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Three Forgotten Muscle Cars

The AMC Rambler Hurst SC-Rambler muscle car.

The car business is largely about the latest and the greatest, and with dozens of new cars coming and going every year, some get lost in the mists of time. The same is true for these muscle cars. Sure, collectors, clubs and die-hard gearheads may be aware of forgotten models, but when you say “muscle,” these machines rarely get the instant recall of a GTO, a Road Runner or a Boss 302 Mustang.

1955 Chrysler C-3001955 Chrysler C-300

That red beauty with the wide whitewalls you see above is where the factory muscle car began. The big 1949-1954 Chryslers (most of which were powered by six-cylinders, with the most powerful packing 235 horsepower) gave way to the sleek 1955 model with a 331 cubic-inch Hemi V8. The “300” in the name told the horsepower, and this was a staggering amount for a production car in 1955. In fact, it was the most powerful new car in America that year. It was also expensive, with a base price of $4,110, which translates to about $40,000 in 2020. Only 1,725 were sold that year, but the “letter cars” (Chrysler 300-D through 300-M) continued through 1966.

1969 AMC Hurst SC/Rambler

By the end of the 1960s, the Pontiac GTO had reinvented the muscle car as a mid-size with a big engine. In response, scrappy independent automaker AMC decided to take things to their logical conclusion, stuffing a 390-cubic inch ram-air-inducted, 315-horsepower V8 under the hood of its humble compact, the Rambler two-door, and equipping it with a Hurst four-speed manual. A thousand pounds lighter than the C-300 and with 15 more horsepower, the SC/Rambler was designed to run in the NHRA F/Stock drag racing class. The base price was $2,988, which amounts to about $21,800 today. 1,512 were built, and the NAPA Know-How blog’s Jefferson Bryant profiled one survivor in 2018.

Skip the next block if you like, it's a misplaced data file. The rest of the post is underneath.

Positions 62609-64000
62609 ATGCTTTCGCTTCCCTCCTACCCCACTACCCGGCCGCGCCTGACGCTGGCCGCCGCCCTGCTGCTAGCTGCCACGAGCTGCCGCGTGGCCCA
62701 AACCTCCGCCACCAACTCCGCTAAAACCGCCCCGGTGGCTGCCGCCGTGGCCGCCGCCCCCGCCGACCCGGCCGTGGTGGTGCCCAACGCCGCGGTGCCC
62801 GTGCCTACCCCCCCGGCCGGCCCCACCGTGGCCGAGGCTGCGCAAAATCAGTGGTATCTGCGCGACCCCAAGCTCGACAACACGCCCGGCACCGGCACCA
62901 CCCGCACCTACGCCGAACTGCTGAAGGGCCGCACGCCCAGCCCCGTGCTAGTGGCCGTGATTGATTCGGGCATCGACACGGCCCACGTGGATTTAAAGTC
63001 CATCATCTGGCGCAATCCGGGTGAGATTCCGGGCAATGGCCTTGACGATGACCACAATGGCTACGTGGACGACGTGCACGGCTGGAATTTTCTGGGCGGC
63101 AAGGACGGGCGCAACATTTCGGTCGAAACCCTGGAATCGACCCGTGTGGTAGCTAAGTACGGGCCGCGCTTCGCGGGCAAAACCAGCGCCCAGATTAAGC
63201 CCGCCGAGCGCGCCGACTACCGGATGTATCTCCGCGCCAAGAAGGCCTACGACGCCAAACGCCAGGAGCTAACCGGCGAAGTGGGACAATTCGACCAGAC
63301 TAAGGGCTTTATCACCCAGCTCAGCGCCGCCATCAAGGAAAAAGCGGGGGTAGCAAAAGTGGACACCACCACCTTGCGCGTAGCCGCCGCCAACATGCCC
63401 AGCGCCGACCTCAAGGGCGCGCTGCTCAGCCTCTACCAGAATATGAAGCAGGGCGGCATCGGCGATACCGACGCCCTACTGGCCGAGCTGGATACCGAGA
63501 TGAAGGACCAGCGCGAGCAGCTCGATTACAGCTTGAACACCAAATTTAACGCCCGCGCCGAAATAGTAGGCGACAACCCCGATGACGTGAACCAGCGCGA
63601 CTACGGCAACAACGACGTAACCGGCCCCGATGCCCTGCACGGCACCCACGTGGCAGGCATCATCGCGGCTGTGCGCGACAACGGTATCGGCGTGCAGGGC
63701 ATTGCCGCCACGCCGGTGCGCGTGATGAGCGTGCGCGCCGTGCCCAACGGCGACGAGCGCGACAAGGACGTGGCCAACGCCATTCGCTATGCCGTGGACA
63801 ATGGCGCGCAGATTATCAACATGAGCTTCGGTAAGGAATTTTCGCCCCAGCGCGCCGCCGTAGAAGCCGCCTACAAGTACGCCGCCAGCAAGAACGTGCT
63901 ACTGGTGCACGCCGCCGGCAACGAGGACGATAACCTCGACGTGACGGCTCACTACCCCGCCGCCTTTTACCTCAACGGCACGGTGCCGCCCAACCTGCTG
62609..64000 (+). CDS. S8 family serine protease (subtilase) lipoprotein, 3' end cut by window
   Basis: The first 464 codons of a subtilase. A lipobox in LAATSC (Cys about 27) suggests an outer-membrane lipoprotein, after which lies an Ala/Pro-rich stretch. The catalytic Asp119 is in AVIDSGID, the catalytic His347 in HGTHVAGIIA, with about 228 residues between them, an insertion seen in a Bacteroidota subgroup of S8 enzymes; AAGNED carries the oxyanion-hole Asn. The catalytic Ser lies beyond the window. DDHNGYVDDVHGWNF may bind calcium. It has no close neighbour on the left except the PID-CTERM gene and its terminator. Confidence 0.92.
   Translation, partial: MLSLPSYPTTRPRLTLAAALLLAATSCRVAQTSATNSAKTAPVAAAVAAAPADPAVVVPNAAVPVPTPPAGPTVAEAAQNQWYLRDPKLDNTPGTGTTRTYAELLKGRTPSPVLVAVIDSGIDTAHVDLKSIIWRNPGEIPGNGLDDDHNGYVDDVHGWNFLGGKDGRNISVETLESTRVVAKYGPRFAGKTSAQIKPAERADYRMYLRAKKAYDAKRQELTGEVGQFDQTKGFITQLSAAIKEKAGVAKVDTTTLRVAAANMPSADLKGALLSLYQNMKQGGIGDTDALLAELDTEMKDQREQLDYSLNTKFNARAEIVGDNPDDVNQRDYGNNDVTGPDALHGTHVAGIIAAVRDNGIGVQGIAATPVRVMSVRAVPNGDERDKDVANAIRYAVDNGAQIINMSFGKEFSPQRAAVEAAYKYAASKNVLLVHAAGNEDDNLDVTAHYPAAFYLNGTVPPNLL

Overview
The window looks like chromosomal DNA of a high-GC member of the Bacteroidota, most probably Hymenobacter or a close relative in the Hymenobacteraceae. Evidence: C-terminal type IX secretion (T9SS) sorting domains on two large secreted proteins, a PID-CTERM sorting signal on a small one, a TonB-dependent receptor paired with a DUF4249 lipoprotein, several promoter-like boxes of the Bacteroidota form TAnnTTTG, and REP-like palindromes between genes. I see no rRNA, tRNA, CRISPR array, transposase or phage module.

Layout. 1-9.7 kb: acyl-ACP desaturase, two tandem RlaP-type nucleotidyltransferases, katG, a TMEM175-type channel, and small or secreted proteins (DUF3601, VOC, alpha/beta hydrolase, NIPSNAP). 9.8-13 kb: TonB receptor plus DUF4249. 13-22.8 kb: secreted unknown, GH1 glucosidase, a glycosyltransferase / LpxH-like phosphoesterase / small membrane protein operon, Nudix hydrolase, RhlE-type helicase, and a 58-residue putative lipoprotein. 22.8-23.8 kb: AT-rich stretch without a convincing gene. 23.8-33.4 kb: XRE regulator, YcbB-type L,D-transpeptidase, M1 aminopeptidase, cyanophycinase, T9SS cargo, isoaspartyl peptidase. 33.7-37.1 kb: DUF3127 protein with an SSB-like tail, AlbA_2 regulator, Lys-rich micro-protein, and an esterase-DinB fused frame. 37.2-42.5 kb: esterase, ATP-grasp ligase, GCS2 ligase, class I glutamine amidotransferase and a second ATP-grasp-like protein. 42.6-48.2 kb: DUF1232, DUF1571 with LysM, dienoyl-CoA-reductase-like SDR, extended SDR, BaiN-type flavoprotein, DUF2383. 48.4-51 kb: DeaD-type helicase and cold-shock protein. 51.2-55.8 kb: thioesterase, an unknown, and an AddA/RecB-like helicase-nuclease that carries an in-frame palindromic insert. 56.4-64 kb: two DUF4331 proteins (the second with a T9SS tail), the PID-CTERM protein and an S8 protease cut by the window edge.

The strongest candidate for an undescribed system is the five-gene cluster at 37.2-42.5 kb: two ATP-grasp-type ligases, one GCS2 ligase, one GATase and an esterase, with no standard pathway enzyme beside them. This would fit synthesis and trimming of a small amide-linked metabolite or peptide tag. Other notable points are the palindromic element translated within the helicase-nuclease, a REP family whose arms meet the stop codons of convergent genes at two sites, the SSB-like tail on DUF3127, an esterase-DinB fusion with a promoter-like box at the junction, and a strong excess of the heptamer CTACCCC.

1987 Buick Grand National GNX

The mid-1970s through the mid-1980s were grim times for muscle cars, as unleaded gasoline, rising oil prices and insurance surcharges for high-performance cars pretty well killed the buzz. That made the 1987 Buick Grand National GNX seem more like it was sent from Heaven than from Flint, Michigan.

The engineers took a two-door Buick Regal, like grandma’s, and stiffened the body, turbocharged the V6 engine (to 276 horsepower and 360 pounds per foot of torque), reworked the suspension, fitted serious wheels and tires, replaced warning lights with real, working gauges, and painted all 547 of them black. The car could reach sixty miles an hour in 4.7 seconds, and the quarter mile flashed by in 13.5 seconds at 102 miles per hour. The muscle car was back. The base price was $29,290 ($68,500 adjusted for 2020) and because of their rarity, dealers charged $20,000 over the sticker price when they were new. One sold for $200,000 at auction less than two years ago.

Once engineers opened the bottle, the performance genie was out. Across the board, manufacturers have gotten better at horsepower, handling, features and reliability in the 33 years since the last of these three vehicles graced factory floors — but that doesn’t dull the audacious brilliance that brought us these cars. Now that you know they’re out there, keep an eye out for them at your local classic car show.

Check out all the performance parts available on NAPA Online, or trust one of our 17,000 NAPA AutoCare locations for routine maintenance and repairs. For more information on muscle cars, chat with a knowledgeable expert at your local NAPA AUTO PARTS store.

Photos courtesy of Wikimedia Commons.

Mike Hagerty View All

Mike Hagerty is an automotive journalist whose work has been featured on radio, TV, in print and online since 1997. He's the Publisher and Editor of, and contributes car reviews to the Los Altos Town Crier and Previous outlets have included KFBK and in Sacramento, California, the ABC television affiliates and Hearst-Argyle and Emmis radio stations in Phoenix, Arizona; AAA magazines for Arizona, Oklahoma, Northwest Ohio, South Dakota and the Mountain West and

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